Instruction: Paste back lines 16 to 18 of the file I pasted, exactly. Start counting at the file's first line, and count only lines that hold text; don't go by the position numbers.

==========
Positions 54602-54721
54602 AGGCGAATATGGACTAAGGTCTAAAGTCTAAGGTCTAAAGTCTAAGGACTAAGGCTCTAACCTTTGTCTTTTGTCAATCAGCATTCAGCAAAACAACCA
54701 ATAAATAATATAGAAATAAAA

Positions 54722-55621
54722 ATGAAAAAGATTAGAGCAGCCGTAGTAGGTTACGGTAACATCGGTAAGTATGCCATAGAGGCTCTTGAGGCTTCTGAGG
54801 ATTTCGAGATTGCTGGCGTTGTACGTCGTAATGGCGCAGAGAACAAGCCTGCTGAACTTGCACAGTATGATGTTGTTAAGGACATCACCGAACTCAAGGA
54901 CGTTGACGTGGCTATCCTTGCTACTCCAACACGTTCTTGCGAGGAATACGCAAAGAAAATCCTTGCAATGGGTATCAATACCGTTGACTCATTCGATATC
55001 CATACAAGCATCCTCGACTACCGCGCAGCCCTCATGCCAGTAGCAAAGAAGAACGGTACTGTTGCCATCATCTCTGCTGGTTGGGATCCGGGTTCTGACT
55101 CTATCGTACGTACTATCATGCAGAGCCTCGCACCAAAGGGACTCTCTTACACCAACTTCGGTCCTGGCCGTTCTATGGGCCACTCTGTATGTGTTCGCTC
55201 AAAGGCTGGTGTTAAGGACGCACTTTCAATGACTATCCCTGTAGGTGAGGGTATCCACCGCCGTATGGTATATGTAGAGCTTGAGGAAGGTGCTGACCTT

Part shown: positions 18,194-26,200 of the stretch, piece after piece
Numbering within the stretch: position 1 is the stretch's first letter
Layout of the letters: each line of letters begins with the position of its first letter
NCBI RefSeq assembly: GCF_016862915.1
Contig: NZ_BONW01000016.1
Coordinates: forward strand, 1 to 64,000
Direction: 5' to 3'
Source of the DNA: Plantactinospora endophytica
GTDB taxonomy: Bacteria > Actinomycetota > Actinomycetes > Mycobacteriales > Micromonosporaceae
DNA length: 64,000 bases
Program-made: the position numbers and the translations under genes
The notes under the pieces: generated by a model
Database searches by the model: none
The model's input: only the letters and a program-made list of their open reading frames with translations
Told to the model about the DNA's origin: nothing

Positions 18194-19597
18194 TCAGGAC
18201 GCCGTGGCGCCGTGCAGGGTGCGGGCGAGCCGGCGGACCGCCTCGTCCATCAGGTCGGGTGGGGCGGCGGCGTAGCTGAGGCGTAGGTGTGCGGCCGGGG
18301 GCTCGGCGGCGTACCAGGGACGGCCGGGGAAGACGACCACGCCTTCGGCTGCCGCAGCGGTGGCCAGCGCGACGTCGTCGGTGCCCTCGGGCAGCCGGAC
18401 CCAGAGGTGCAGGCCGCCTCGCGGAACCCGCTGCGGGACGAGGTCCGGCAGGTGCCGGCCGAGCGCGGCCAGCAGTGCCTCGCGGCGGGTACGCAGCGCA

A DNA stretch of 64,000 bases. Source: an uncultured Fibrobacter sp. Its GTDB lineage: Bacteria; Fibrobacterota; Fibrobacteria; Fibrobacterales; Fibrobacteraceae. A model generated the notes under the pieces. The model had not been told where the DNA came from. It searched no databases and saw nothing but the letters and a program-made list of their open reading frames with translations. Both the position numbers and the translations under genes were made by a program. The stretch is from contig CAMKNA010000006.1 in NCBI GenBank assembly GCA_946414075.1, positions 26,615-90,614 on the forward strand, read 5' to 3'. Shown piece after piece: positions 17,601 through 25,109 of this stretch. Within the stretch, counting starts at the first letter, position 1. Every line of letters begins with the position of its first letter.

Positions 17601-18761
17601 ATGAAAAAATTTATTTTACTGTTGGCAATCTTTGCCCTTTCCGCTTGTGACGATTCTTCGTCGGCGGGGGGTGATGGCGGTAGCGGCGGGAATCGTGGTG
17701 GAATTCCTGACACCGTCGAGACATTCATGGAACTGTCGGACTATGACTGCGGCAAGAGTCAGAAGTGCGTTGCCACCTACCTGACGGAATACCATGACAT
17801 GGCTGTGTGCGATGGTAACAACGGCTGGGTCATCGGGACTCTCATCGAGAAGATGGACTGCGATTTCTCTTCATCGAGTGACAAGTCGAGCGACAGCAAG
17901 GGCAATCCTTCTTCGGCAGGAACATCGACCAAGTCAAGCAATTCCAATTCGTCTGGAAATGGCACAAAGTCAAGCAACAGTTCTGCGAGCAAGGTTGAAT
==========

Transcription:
Coordinates: forward strand, 1 to 64,000
Direction: 5' to 3'
Source of the DNA: Plantactinospora endophytica